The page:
I was in Tokyo for the Japanese PyCon over the weekend, and attended the developer sprints after the actual conference. This was my first ever time sprinting - it was a real blast. I’d like to share some reflections on a fun-filled day.

For the uninitiated, a sprint is a concentrated short-term effort to fix bugs, add features, etc. Sprint leaders are people who have a project they’d like to work on. The leaders pitch their projects to the sprint attendees, who then volunteer their time and workon the projects.

Typically, the leaders make their pitch in advance - for example, details for some of the PyCon JP sprints were up well before the conference, but last-minute pitches are also possible.

The sprint location was the Microsoft Office in Shinagawa. We had a large-ish conference room with an open layout, some whiteboards, free drinks, and a pretty awesome view:

I sprinted on two projects: piexif and pandas. This being my first time, I aimed relatively low so I could quickly get some runs on the board. It was a fairly productive day - I managed to wrap my contributions up as pull requests. The piexif one got merged almost immediately, while the pandas one shouldn’t take much longer to get through the review process.

I was very impressed by the preparations made by the sprint leaders @hmatoba and @sinhrks - thanks to them, I was able to get started and contribute relatively quickly. Below, I’d like to draw on the day’s experience and make some notes for my future self, in case I ever need to host a sprint in the not-so-distant future.

Be Prepared

Perfect Planning and Preparation Prevents Piss-poor Performance.

Prepare for the sprint beforehand. Have clear instructions for people to get started from the absolute bare minimum. For example, have instructions for setting up a GitHub account (or at least link to someone else’s). Have a list of specific issues that are good for getting started.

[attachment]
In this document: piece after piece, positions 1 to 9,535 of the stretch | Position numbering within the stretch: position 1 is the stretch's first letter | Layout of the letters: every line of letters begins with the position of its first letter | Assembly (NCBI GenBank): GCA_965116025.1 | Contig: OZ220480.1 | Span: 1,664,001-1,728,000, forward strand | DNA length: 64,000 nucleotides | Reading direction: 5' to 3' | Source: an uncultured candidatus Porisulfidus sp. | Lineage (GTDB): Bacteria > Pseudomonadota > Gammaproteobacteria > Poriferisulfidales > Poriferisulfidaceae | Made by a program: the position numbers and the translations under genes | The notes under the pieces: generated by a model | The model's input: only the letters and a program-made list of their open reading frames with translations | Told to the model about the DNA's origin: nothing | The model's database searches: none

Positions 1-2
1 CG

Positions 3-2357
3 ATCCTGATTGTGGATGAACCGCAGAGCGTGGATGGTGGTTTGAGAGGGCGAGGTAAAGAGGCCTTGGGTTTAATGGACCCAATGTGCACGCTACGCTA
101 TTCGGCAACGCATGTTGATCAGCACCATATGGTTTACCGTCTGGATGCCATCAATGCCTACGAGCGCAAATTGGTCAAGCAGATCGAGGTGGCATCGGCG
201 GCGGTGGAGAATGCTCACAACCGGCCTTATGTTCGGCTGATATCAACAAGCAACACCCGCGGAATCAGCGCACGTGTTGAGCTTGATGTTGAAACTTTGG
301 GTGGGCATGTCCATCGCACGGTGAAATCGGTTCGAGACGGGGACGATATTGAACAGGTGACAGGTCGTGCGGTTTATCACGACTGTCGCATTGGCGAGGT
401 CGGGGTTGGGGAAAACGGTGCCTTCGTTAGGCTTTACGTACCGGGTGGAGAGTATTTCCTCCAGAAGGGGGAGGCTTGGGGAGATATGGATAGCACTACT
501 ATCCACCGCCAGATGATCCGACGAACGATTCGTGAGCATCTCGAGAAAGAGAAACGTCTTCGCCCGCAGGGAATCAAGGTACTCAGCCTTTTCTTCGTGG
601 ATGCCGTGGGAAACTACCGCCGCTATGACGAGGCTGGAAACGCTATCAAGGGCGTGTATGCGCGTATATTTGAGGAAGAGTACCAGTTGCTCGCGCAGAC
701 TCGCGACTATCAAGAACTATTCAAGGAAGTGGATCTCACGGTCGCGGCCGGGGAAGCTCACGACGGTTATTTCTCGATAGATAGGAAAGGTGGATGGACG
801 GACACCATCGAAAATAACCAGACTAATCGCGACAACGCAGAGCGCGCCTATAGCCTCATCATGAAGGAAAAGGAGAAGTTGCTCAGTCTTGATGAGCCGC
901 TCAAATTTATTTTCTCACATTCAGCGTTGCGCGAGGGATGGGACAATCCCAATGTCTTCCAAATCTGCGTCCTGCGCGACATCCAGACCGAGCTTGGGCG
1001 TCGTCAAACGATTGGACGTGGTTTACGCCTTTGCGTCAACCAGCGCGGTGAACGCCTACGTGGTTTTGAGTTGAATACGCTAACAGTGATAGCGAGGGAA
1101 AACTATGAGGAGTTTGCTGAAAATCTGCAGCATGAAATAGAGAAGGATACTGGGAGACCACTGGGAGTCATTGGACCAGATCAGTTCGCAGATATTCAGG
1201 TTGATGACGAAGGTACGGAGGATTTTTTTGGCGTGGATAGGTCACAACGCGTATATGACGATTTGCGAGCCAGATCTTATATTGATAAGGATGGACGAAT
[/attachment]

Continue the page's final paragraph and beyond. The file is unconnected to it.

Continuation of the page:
Examples:

  • one (Japanese)
  • two (Japanese)

Describe Issues Clearly

When authoring your issues (or tickets, whatever), include enough information so people other than your current self (your future self may have a completely different context when approaching the problem) can work on them.

If possible, write some tests that describe what the sprinters should achieve. This makes your expectations of the changes crystal clear.

Estimate Difficuly and Required Effort

Some issues are hard to solve. Others may be easy, but require a significant amount of time. It’s worth estimating difficulty and effort in advance, so people who are just getting started with the project can find the lowest-hanging fruit more easily (example).

Have Automatic Tests

This almost goes without saying, but make sure your project has automatic tests and clear instructions on how to run them. They will allow your sprinters to verify that their dev environment is set up correctly, and give them confidence that your project actually works. Last but not least, if their changes break anything, they’ll know about it early.

Bonus points if you’re using something like Travis CI for your builds.

Review Changes Quickly

Once your sprinters have made changes (pull requests), review them quickly, e.g. take hours/days instead of weeks. The longer you wait, the greater the chance that the sprinter will lose motivation and abandon the pull request.

That’s about it. Remember to have fun and sprint responsibly!